In a previous article, I suggested three U.S. energy companies for growth in a retirement account. For current or near retirees, income is another factor that weighs heavily on the mind. The current boom in U.S. energy production offers income opportunities for those wishing for a regular payment beyond what they may receive from pensions or Social Security. Here are three energy companies producing substantial income for their investors.
Hoping for big returns from Berry acquisition
Perhaps better known of late for controversies surrounding its hedging practices and accounting than its income potential, Linn Energy (NASDAQ: LINE) and its financial holding entity, Linn Co (NASDAQ: LNCO), took a tumble this past year. Trading at around $37 a share for the first part of the year, Linn dropped to less than $25 over the summer before inching its way back to $30 a share. The SEC launched an informal inquiry into alleged improprieties regarding Linn's acquisition of Berry Petroleum and hedging practices and found nothing wrong.
Further, banks have helped underwrite the Berry deal and other recent acquisitions. As Fool contributor Matt DiLallo pointed out, banks seem unfazed by Linn's hedging practices or cash flow. Perhaps the banks see the producing assets and improved oil recovery from Linn's waterflooding expertise. Given how stringent banks have become since the Great Recession, this loan activity shows confidence in Linn.
The big question for investors remains: How much will the Berry acquisition add to cash flow and distributions? According to company projections, Berry will increase Linn's production by an estimated 30%. This, in turn, should boost the coverage ratio from today's 0.9 to about 1.2. Hopefully, in time, distributions will also increase. The current yield is about 10% with distributions paid monthly.
Diversified portfolio leads to growing distributions
Similar to Linn, BreitBurn Energy Partners (NASDAQ: BBEP) is a master limited partnership that exists solely to generate cash flow to distribute to its investors. BreitBurn operates a variety of oil and natural gas plays in Texas, Florida, California, the Midwest, and Wyoming. These assets have proven production histories and predictable decline rates. Acquisitions add to the distributable cash flow.
While a smaller company compared to Linn on the basis of market capitalization, BreitBurn offers income-oriented investors a superior track record of growing distributions. Since 2010, BreitBurn's quarterly distribution has increased each quarter. BreitBurn will begin monthly distribution payments this month. The current yield is about 9.8%. The latest distribution coverage ratio is 1.3.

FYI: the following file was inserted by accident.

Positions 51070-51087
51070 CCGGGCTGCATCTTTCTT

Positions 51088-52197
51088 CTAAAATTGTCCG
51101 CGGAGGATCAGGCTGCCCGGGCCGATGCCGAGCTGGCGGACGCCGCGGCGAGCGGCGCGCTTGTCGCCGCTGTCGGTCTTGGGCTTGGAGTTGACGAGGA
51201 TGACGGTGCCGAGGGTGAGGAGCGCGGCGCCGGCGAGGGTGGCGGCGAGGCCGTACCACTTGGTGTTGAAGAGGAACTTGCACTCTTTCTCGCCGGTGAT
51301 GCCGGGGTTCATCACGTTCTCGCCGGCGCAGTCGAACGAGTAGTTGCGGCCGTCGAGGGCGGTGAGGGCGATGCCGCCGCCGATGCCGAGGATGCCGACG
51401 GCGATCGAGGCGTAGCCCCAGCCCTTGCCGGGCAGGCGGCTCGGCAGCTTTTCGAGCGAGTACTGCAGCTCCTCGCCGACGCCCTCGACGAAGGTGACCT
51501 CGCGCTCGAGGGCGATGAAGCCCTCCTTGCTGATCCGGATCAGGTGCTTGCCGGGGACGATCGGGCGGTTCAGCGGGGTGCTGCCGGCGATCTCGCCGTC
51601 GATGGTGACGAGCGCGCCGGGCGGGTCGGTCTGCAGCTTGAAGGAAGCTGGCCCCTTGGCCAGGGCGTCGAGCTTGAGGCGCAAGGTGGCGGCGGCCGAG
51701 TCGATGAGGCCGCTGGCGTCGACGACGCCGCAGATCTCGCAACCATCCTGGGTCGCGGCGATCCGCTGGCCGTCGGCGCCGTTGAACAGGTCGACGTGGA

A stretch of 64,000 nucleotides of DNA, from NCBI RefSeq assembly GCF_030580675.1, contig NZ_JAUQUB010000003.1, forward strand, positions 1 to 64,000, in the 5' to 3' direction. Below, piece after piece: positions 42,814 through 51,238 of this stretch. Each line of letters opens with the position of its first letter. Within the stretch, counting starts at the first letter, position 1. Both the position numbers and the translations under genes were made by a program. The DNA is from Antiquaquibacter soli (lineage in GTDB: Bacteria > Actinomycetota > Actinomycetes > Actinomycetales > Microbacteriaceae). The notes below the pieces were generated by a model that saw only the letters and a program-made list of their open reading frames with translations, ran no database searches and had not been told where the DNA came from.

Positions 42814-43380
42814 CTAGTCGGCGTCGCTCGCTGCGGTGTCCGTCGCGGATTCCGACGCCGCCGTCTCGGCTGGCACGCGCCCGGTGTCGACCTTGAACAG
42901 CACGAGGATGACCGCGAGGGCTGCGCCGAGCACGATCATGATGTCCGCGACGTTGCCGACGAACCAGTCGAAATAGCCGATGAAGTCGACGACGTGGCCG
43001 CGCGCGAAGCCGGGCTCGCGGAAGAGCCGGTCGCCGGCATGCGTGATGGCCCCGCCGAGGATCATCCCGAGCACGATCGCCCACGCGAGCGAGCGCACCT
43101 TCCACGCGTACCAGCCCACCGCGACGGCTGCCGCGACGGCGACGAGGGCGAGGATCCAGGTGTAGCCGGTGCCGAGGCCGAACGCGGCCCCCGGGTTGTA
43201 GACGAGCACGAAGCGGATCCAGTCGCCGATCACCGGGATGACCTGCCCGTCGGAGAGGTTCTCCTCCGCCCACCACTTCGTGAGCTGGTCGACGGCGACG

According to its latest presentation, BreitBurn continues to acquire assets, grow production, and grow distibutions. Last year's acquisitions exceeded those of 2012 with a clear emphasis on oil production. Additionally, BreitBurn's current portfolio of assets also grows organically from successful drilling operations. These activities bode well for future distribution growth.
A midstream company with a twist
Genesis Energy (NYSE: GEL) is a master limited partnership that operates oil pipelines, storage facilities, railroad cars, ships, and trucks for the energy industry, primarily around the Gulf Coast. Genesis offers advantages over the likes of Linn and BreitBurn.
First, its pipelines business carries no direct exposure to oil prices. Second, the company enjoys a measure of diversity; for example, shipping CO2 to producers for enhanced oil recovery as well as shipping crude oil to a refinery. Third, no matter who the oil producer is or where production takes place, Genesis makes a buck off it.
Perhaps another asset to Genesis is its sulfur removal services offered to refineries. The company removes sulfur from oil as payment in kind, uses the sulfur to make sodium hydrosulfide, and then sells the stuff to the paper pulp or copper mining industries. Genesis derives roughly 22% of its revenue from this sulfur-related activity.
Financially, Genesis pays roughly a 4% yield with a distribution that has steadily grown since 2005. Its coverage ratio is 1.1. The future looks promising. For example, in the second quarter of 2014, Genesis should start shipping oil by rail from its Pronghorn facility in Wyoming. This will be the only rail facility in the Powder River Basin shale play to serve two major rail lines and will allow oil to be shipped to refineries on both the U.S. East Coast and West Coast as well as the Gulf Coast.
Final Foolish thoughts
Master limited partnerships can offer great income, but look for the coverage ratio: that is, the ratio between earnings and distribution. Generally, you want a ratio of at least 1. Below that indicates the company is paying out more than it earns -- an unsustainable situation. Sometimes the coverage ratio will drop for a quarter due to extenuating circumstances. Be leery of companies consistently reporting ratios below 1.
Each of these companies offers its own blend of income and risk. Genesis offers the lowest risk (and income) since most of its business isn't tied directly to the price of oil. So long as oil is produced and shipped, Genesis makes money. Right now, BreitBurn looks like the best combination of yield, growing distributions, and coverage ratio. While there is greater risk, the yield and track record are hard to ignore.
More dividend income ideas from The Motley Fool
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